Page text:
It is possible, I suppose, that the committee might adopt the strictest interpretation of the rule. That is, a violation would exist anytime you accept a gift from a company that happens to employ or retain lobbyists, regardless of your knowledge of these facts. However, this would impose a strict duty of inquiry upon gift recipients. By accepting a gift, the recipient would be taking the chance that the source is not a company that retains or employs lobbyists. Therefore, before accepting a gift, the recipient would need to take all steps necessary to be certain that this is not the case.
Another consequence of the strictest approach is that it would highlight the ambiguity of the phrase “employ or retain” lobbyists. What does it mean for a company to “retain” a lobbyist? What if the company once retained lobbyists but recently stopped doing so? What if the company only retains lobbyists from time to time, as the need arises?
The strictest interpretation does seem at odds, however, with the language of the rule, which forbids Members and staff from “knowingly” accepting a gift from a company that retains lobbyists. So, to adopt this interpretation, the committee would have to conclude that “knowingly” applies to accepting the gift but does not apply to the fact that it is from a company that retains lobbyists. This seems unlikely.
On the other hand, a completely relaxed interpretation of the rule seems no more likely. Under such an interpretation, it would be a violation only if you clearly knew that the source of a gift was a company that employs or retains lobbyists. Great, but the problem is that Members and staff could avoid violations simply by keeping themselves in the dark. The House’s general requirement that Members and staff adhere to the spirit of the rules, as well as the committee’s recent instruction to avoid “narrow, technical readings” of the gift rule, both suggest that the committee will not adopt this interpretation either.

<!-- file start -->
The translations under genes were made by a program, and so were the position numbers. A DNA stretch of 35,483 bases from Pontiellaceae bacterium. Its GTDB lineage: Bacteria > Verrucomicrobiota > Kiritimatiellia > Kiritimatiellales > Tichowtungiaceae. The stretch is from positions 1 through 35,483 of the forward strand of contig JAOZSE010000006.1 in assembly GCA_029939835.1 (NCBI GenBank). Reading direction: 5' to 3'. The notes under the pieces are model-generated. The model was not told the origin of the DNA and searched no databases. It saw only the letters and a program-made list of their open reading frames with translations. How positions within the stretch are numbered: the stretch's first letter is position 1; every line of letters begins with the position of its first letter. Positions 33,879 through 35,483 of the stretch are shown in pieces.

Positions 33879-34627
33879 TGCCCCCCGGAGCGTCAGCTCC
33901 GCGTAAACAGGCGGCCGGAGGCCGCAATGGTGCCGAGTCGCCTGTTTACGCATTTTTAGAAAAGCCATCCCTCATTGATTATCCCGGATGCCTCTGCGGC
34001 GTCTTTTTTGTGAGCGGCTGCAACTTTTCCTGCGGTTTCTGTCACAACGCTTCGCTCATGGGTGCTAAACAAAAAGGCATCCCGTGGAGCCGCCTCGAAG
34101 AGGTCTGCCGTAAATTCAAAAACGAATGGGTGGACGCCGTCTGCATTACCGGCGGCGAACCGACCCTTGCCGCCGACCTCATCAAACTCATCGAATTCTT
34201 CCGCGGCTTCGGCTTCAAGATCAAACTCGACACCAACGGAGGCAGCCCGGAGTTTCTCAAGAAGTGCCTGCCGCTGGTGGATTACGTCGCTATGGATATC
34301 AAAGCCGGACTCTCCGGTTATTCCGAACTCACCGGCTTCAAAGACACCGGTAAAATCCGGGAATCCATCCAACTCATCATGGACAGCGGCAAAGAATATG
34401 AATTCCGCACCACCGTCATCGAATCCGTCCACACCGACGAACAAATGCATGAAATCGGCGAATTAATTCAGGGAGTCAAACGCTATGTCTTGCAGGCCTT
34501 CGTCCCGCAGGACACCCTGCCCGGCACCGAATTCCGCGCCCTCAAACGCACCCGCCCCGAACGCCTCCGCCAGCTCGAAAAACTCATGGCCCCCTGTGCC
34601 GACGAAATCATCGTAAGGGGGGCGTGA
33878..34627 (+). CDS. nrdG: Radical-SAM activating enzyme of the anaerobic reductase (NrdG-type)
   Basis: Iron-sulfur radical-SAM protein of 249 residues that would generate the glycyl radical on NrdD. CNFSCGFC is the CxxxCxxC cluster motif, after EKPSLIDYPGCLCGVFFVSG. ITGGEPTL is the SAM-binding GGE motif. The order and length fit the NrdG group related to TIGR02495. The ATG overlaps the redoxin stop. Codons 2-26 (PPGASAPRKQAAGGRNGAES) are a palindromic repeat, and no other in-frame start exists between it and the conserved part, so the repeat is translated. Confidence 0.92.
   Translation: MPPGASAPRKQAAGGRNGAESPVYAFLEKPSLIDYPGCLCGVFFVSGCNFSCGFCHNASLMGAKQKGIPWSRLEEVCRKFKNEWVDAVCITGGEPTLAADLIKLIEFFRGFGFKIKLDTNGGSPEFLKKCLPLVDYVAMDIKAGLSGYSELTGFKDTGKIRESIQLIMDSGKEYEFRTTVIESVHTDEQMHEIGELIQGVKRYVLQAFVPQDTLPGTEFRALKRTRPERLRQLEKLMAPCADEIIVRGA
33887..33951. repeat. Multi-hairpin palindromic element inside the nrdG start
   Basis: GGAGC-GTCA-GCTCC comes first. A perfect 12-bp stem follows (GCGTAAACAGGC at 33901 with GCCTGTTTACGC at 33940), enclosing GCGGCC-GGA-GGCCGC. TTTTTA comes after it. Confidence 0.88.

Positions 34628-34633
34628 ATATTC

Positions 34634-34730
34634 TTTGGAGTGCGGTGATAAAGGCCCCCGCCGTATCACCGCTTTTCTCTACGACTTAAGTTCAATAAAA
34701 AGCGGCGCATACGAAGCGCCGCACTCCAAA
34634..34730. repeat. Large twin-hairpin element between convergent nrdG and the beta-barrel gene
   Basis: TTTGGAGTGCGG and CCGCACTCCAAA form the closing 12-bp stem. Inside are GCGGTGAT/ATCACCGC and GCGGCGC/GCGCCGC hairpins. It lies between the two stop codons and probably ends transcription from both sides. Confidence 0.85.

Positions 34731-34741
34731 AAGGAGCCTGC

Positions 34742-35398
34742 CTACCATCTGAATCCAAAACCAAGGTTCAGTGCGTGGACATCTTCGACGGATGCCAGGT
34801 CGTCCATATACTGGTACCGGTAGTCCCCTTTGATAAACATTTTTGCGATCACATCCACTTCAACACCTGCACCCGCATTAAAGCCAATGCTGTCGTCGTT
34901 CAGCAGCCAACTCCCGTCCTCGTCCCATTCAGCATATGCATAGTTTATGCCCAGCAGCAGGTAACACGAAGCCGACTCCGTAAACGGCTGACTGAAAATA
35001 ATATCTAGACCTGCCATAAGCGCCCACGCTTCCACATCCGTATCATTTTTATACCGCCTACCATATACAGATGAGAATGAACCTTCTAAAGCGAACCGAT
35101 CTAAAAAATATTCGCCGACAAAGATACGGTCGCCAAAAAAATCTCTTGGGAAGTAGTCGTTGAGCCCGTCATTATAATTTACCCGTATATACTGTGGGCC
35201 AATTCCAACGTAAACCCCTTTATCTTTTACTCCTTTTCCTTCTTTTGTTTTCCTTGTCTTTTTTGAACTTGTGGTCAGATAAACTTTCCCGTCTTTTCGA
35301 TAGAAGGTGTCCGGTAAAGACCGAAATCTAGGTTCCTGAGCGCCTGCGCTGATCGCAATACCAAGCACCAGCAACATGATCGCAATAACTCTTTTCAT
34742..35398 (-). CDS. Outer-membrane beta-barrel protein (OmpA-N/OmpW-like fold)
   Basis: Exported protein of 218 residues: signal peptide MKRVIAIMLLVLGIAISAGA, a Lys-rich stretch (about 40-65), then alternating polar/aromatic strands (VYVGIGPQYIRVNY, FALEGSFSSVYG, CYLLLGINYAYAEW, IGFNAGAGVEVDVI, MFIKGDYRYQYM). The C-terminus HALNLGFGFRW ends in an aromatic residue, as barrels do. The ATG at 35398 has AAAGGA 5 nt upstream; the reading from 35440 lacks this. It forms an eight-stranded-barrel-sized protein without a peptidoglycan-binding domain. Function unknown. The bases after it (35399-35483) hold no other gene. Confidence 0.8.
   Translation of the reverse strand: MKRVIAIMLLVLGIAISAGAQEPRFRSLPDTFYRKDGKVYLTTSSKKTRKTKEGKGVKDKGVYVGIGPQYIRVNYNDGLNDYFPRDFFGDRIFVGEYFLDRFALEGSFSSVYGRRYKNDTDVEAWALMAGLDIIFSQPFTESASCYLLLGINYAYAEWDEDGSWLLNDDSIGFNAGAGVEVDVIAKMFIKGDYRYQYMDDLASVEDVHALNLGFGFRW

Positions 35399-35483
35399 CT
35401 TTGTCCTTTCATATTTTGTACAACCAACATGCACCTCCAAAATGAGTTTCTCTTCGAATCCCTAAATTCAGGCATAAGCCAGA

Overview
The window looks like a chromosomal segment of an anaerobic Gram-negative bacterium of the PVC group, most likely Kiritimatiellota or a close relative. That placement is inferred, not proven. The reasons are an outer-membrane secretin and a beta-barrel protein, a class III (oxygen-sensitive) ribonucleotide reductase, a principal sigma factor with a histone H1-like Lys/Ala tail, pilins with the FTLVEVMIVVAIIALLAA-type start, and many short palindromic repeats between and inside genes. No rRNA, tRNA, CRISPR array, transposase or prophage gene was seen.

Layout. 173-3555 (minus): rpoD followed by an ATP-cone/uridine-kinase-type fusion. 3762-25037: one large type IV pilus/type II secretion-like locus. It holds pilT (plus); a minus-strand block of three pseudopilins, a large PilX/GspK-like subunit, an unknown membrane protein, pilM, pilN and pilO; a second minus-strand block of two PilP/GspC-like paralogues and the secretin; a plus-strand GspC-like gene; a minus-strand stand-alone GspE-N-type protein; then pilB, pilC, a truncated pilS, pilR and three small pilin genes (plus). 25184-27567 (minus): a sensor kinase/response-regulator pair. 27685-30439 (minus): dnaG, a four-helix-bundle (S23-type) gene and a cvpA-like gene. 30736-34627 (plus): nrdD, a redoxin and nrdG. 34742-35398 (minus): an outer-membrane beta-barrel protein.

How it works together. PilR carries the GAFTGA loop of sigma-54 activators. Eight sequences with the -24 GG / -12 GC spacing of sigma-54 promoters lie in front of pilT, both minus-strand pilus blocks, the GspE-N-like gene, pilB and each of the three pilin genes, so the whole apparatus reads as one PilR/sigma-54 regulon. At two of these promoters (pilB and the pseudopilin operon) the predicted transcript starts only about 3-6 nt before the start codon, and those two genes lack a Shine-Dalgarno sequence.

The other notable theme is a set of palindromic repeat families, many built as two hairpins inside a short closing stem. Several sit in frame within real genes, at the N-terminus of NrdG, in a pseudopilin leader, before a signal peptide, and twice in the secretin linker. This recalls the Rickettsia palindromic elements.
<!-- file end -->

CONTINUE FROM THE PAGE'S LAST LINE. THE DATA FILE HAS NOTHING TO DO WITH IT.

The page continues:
Ultimately, a sensible approach probably lies somewhere in the middle. On the one hand, recipients should not be strictly liable in situations in which they did not know that the gift was from a company that employs or retains lobbyists. After all, if a recipient is unaware that the source of a gift is a company with lobbyists, there is little risk that the company’s lobbyists will receive undue influence in exchange for the gift. On the other hand, Members should not be able to escape liability simply by keeping themselves ignorant of the fact that a company has lobbyists.
Where does this leave us regarding the brunch with Jason and his wife? It seems unlikely that the rule was designed to prohibit a brunch with new friends. However, given the ambiguity of the rule, one cannot be sure. The committee has recently advised that Members and staff should consult with the committee with questions before accepting any gift. Until the committee clarifies the new rule regarding gifts from companies, the safest course is to do as they say and take questions like yours to the committee.
C. Simon Davidson is an attorney in the Washington, D.C., office of McGuireWoods LLP. Readers should not treat his column as legal advice.